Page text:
As the first major effort to use a behavioral economics lens to examine human services programs that serve poor and vulnerable families in the United States, the BIAS project demonstrated the value of applying behavioral insights to improve the efficacy of human services programs.
The Work of MDRC’s Center for Applied Behavioral Science
This issue focus describes how MDRC’s Center for Applied Behavioral Science has completed several large-scale field studies, incorporated behavioral science into other MDRC projects, and educated policymakers and practitioners about how to use behavioral science to improve their programs.
Improving Math Instruction in New York City
An evidence-based preschool math curriculum called Building Blocks, combined with ongoing professional development, was compared with “business as usual” pre-K programs across 69 public schools and community-based organizations. This report contains interim findings on the implementation of the model, the amount and quality of its math instruction, and children’s learning outcomes.
Using Behavioral Insights to Increase Incarcerated Parents’ Requests for Child Support Modifications
A behavioral intervention provided incarcerated noncustodial parents in Washington with materials about their eligibility for a child support order modification and how to request one. It increased the number of parents requesting a modification by 32 percentage points and the number of parents receiving a modification by 16 percentage points.
Findings from Family Rewards 2.0
A program in Memphis and the Bronx offered cash incentives, coupled with family guidance, to poor families for meeting certain health care, education, and work milestones. The program increased income and reduced poverty, increased dental visits and health status, reduced employment somewhat, and had few effects on students’ education.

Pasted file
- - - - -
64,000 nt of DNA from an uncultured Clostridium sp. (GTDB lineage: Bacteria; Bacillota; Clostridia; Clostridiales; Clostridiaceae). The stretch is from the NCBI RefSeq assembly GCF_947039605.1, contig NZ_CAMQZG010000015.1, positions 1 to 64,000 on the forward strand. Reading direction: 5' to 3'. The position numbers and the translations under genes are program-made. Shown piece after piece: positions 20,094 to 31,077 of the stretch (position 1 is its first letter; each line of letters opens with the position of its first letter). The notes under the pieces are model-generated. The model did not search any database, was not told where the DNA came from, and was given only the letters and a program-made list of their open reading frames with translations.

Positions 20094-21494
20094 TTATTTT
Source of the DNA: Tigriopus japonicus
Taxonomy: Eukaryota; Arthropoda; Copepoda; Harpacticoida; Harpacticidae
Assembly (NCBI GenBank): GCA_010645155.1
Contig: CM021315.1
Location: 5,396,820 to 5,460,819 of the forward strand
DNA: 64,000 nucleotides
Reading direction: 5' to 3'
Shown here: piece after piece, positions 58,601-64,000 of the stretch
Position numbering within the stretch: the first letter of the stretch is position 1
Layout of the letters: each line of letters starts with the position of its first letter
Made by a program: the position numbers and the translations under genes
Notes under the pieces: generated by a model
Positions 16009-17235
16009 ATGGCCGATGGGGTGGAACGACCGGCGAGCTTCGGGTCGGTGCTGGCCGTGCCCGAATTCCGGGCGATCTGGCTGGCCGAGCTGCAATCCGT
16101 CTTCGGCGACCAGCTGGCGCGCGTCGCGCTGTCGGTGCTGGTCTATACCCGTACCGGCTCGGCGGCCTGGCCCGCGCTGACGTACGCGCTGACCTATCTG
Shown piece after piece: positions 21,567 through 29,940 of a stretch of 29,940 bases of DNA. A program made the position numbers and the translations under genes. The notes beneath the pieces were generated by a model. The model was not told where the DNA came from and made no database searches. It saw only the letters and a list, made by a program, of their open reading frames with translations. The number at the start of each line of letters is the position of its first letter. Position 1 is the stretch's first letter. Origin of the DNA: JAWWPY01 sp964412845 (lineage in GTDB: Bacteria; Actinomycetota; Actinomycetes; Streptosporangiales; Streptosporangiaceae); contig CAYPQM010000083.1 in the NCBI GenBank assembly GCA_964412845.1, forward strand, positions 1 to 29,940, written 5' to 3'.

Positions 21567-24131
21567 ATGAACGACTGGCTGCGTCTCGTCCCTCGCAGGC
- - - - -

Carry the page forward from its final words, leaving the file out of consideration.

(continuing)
A Conditional Cash Transfer Program in Two American Cities
This program spent a little over a dollar to transfer one dollar in cash rewards to families who met the required benchmarks. These rewards produced positive effects on some outcomes, but left others unchanged. While the program benefited participating families, the cost to taxpayers exceeded the economic value of these effects.
Using Behavioral Science to Improve Indiana’s Child Care Subsidy Program
Three behavioral interventions targeting low-income parents receiving child care subsidies were tested in Indiana. One combining mailed materials and a phone call increased the percentage of parents who chose a highly rated child care provider, and two others increased the percentage of parents who attended their first scheduled subsidy redetermination appointment.
Who Uses Them and Why?
Funded by MetLife Foundation, this paper uses a large and unusual data set, combining administrative data provided by subprime lenders with survey and in-depth interview data, to gain a better understanding of the backgrounds, experiences, and needs of people who use online subprime small-dollar credit.
What Worked, What Didn’t
Family Rewards offered cash incentives to low-income families to reduce both current and longer-term poverty, contingent on families’ efforts to build up their “human capital” through children’s education, preventive health care, and parents’ employment. While the program produced some positive effects on some outcomes, it left many outcomes unchanged.
Building a Body of Evidence
Over the past several years, MDRC has worked with the federal Administration for Children and Families to test low-cost behavioral interventions to improve child support services in a number of states. This issue focus describes what’s been learned so far — and what’s planned for the future.